The company estimated a contained indicated resource of 743,000 tonnes at an average grade of 8.46 g/t Au, totalling 202,000 ounces Au and inferred resources of 3,065,000 tonnes at an average grade of 9.10 g/t, totalling 897,000 ounces Au.
Recent drilling at Gladiator has focused on the Northeast and Southwest extensions along strike of known mineralised zones. This work culminated in an exciting grade return of 101.1 g/t over 3.9 metres from the Barbeau zone about 50 metres down plunge of the known mineralisation. In the Northeast zone, a second hole returned 8.1 g/t over 1.8 metres.
Then there is the Barry deposit, where Bonterra has identified five main sub-vertical and subparallel shear zones and approximately 10 secondary more shallow-dipping tension veins. Like Gladiator, these structures are open in all directions.
Despite being only lightly drilled to date, the Barry deposit was included in the company’s May mineral resource estimate, which calculated indicated resources of 2,052,000 tonnes at 5.8 g/t Au for 385,000 ounces Au and inferred resources of 2,740,000 tonnes at 5.1 g/t for 453,000 oz Au.
Finally, the Moroy deposit has delivered surprisingly strong exploration drilling results thus far according to Gibson, including one hole from February which returned 7.9 g/t Au over 12.1 metres, and another which returned 15.5 g/t Au over 4.1 metres.
“We always had a vision that it was going to turn into something, but it has been surprising as to what our exploration efforts have given us, in terms of turning Moroy into a mineable resource,” says Bonterra’s interim CEO.
The Moroy deposit was estimated to have indicated resources of 365,000 tonnes at 4.77 g/t Au for 56,000 ounces Au and inferred resources of 396,000 tonnes at 4.32 g/t Au for 453,000 ounces Au.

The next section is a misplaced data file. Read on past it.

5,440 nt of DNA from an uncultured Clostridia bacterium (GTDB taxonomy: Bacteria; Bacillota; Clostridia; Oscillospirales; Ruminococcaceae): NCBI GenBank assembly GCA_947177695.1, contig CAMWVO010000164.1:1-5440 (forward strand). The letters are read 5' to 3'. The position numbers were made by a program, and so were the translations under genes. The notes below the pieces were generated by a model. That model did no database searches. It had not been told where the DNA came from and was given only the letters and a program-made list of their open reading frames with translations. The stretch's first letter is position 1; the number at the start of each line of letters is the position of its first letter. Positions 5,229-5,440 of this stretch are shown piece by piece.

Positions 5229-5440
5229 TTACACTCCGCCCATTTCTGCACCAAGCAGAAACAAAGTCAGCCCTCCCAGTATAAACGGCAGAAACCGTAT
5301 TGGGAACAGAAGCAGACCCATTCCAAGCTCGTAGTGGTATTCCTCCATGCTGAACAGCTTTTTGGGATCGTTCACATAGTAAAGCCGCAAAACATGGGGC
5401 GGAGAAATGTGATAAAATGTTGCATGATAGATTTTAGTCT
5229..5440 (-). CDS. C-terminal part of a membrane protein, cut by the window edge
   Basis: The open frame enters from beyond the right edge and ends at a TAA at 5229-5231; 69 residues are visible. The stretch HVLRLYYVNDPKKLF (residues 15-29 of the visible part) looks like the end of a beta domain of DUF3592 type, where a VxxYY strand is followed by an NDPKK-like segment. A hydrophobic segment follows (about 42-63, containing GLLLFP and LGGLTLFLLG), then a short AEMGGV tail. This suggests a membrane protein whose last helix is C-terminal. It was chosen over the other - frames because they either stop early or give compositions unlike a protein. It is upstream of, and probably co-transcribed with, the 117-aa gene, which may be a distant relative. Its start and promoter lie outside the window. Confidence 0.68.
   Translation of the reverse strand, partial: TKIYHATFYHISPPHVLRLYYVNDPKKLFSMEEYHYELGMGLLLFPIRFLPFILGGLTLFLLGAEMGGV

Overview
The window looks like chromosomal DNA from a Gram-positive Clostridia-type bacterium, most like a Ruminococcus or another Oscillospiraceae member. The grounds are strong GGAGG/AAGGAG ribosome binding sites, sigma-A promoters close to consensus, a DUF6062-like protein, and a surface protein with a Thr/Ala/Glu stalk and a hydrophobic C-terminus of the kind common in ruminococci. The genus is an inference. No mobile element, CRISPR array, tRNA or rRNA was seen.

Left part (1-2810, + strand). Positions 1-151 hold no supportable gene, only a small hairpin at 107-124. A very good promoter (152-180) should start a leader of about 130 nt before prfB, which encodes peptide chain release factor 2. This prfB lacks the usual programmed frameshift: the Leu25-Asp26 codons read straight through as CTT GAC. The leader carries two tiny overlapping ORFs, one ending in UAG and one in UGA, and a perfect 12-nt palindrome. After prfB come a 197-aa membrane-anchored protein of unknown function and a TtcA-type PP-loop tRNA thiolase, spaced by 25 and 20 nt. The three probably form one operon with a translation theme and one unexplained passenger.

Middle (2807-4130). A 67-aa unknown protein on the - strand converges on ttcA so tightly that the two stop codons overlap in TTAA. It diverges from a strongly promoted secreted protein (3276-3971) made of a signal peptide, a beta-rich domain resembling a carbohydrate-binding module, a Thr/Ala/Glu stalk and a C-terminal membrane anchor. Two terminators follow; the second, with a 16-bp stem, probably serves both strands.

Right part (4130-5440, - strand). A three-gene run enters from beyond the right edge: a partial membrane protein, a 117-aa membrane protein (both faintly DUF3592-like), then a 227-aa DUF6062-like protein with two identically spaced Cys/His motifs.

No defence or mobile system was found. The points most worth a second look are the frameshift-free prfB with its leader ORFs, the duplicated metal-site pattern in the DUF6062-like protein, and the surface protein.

“When you look at the three deposits, they all have equal benefits to being developed. Gladiator is first in line to offer significant ounce production on an annual basis. In as early as 24 months, we could have a very significant mining operation which is in the middle of a low cost camp.”
The next phases
The completion of the mineral resource estimate for the three deposits in the Urban Barry Camp resembles a major milestone for Bonterra as it looks to certify the success of its continued exploration work.
“We are pleased with the current mineral resource estimates on our three Urban Barry gold deposits,” said Gibson after the estimates were published. “The mineral resources delineated to date are a mere snapshot in time with further indications of continued expansion potential along strike and at depth for the three deposits,” he continued.
After closing a $36.7 million private placement in March, Bonterra is well placed to carry out its near-term goals which include the next phase of exploration drilling across the Urban Barry Camp, where the company has five rigs working on the three sites.
Following the publication of the mineral resource estimates for the Gladiator, Barry and Moroy deposits, the company hopes to quickly develop a preliminary economic assessment which would confirm the economic viability of the estimated mineral resources of all three deposits.
In a final summary of the company’s progress over the last three years, Gibson highlights the importance of Bonterra’s corporate shareholder backing, along with the transformative impact of the Metanor deal.
“The investment by Eric Sprott and Kirkland Lake gives Bonterra the credibility it was looking for. It also attracts other investors, which you need especially in this market where there are so little funds being put into the junior exploration market.
“Bonterra was also very lucky to be able to put the Metanor deal together. Having that infrastructure adds a huge amount of value for Bonterra. That includes permitting, water treatment facilities and more. I think it sets the company ahead of a lot of other juniors in the space.”